Other Causes of Hyperandrogenism in Female Adolescents
These causes of hyperandrogenism are rare. The clinical presentation is often suggestive (see above, Diagnosis of Hyperandrogenism in Female Adolescents). The laboratory investigations will rapidly confirm the clinical suspicion and imaging techniques will localize the tumor (see same section above). Some extreme forms of PCOS, such as hyperthecosis, may also present with similar clinical and hormonal features. However, they are very infrequent in adolescents, unless the patient has an extreme insulin resistance (HAIR-AN syndrome), either genetic or secondary to a congenital or acquired portosystemic shunt.
Some adrenal tumors may secrete high amounts of androgens and cortisol. Therefore, the clinical presentation might be dominated by symptoms of glucocorticoid excess. Conversely, these symptoms may be mild in a hyperandrogenic adolescent patient with a pituitary Cushing disease. Therefore, it is wise to check the 24-hour urinary-free cortisol level in any doubtful situation, especially in obese patients with the full-blown PCOS.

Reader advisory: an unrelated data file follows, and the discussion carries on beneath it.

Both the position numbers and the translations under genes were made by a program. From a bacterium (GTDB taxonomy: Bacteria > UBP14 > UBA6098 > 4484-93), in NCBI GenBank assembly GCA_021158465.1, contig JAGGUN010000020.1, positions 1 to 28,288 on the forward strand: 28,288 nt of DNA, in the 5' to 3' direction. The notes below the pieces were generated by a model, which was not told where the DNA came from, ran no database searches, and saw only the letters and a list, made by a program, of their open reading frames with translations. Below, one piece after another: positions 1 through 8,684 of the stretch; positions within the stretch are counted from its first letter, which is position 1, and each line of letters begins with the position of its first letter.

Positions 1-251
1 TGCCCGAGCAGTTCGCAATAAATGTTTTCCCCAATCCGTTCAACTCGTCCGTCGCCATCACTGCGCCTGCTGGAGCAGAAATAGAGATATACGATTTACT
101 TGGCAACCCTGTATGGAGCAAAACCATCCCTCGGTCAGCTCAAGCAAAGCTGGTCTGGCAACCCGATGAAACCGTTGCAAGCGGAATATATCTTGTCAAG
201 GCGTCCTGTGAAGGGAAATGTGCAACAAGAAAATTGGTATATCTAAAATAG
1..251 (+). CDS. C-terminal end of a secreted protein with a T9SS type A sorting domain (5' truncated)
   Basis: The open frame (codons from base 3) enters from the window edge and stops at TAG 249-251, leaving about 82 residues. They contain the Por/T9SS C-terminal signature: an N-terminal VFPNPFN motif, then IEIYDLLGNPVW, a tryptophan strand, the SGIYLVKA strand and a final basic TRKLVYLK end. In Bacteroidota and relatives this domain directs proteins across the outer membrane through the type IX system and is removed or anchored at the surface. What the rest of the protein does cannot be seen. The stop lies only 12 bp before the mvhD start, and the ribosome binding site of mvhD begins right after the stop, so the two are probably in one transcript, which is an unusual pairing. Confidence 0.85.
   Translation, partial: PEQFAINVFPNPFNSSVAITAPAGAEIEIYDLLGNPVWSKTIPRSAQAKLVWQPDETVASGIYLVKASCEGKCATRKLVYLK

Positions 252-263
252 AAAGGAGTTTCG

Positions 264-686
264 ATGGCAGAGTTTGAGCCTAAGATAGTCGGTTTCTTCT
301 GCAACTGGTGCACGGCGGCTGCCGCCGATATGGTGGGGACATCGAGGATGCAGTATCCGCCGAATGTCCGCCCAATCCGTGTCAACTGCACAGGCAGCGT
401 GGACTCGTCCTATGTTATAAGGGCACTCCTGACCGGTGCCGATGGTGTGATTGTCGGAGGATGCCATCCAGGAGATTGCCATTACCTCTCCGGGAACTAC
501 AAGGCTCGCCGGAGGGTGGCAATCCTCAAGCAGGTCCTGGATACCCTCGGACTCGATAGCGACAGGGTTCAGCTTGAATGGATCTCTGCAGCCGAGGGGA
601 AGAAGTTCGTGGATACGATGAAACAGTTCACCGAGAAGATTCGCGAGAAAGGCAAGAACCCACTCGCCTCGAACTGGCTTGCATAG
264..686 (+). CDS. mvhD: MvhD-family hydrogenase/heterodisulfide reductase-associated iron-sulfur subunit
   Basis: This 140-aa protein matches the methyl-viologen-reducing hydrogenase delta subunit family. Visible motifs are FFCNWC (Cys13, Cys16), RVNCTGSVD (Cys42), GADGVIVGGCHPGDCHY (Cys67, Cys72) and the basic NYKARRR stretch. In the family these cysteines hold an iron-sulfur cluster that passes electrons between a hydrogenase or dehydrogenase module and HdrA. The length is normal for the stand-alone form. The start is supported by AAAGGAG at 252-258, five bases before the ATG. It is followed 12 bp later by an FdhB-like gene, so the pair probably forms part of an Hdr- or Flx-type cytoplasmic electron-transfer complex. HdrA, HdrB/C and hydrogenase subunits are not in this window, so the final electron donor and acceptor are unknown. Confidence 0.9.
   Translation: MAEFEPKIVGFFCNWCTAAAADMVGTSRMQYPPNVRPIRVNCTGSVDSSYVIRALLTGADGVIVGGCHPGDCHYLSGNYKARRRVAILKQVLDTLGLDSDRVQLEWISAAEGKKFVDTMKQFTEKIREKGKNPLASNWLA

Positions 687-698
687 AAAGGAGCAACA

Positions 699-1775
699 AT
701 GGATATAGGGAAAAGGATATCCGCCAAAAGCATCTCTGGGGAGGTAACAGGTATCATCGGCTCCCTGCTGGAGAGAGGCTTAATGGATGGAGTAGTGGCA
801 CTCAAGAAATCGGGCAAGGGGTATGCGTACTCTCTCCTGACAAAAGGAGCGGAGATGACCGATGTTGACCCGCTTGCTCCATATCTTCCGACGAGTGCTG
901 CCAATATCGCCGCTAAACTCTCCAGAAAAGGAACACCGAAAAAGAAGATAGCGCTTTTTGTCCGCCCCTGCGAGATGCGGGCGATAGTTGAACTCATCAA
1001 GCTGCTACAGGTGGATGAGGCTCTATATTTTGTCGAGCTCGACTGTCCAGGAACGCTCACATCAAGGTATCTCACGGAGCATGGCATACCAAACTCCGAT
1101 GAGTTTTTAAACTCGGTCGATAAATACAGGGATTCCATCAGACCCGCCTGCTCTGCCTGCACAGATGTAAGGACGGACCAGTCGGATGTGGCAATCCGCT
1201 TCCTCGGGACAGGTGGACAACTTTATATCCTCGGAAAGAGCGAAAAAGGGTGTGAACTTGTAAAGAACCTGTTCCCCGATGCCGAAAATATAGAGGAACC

PRL excess stimulates the secretion of adrenal androgens, mainly DHEAS. Therefore, a mild hyperandrogenism frequently accompanies the clinical expression of a prolactinoma, but it is seldom the main complaint. Conversely, mild hyperprolactinemia frequently occurs in PCOS, but it has no specific expression and often disappears spontaneously.
This diagnosis is one of exclusion. In particular, it requires that a nonclassic form of PCOS has been ruled out (see above, Classification of PCOS).
It is often observed in patients with a Mediterranean or Hispanic ethnic background.
It is thought to result from increased skin 5α-reductase activity.
Drugs that are most commonly responsible for the development of virilizing effects include anabolic steroids, progestins, antiepileptic drugs, cortrosyn and metyrapone. In one study, a large majority of the patients receiving valproate had polycystic ovaries at ultrasounds or an elevated serum T concentration.
These abnormalities were more common when treatment had been started before the age of 20 years.
Hirsutism and androgenic alopecia must be differentiated from druginduced hypertrichosis or hair loss, which are independent from hormone stimulation.
Revision date: June 18, 2011
Last revised: by Jorge P. Ribeiro, MD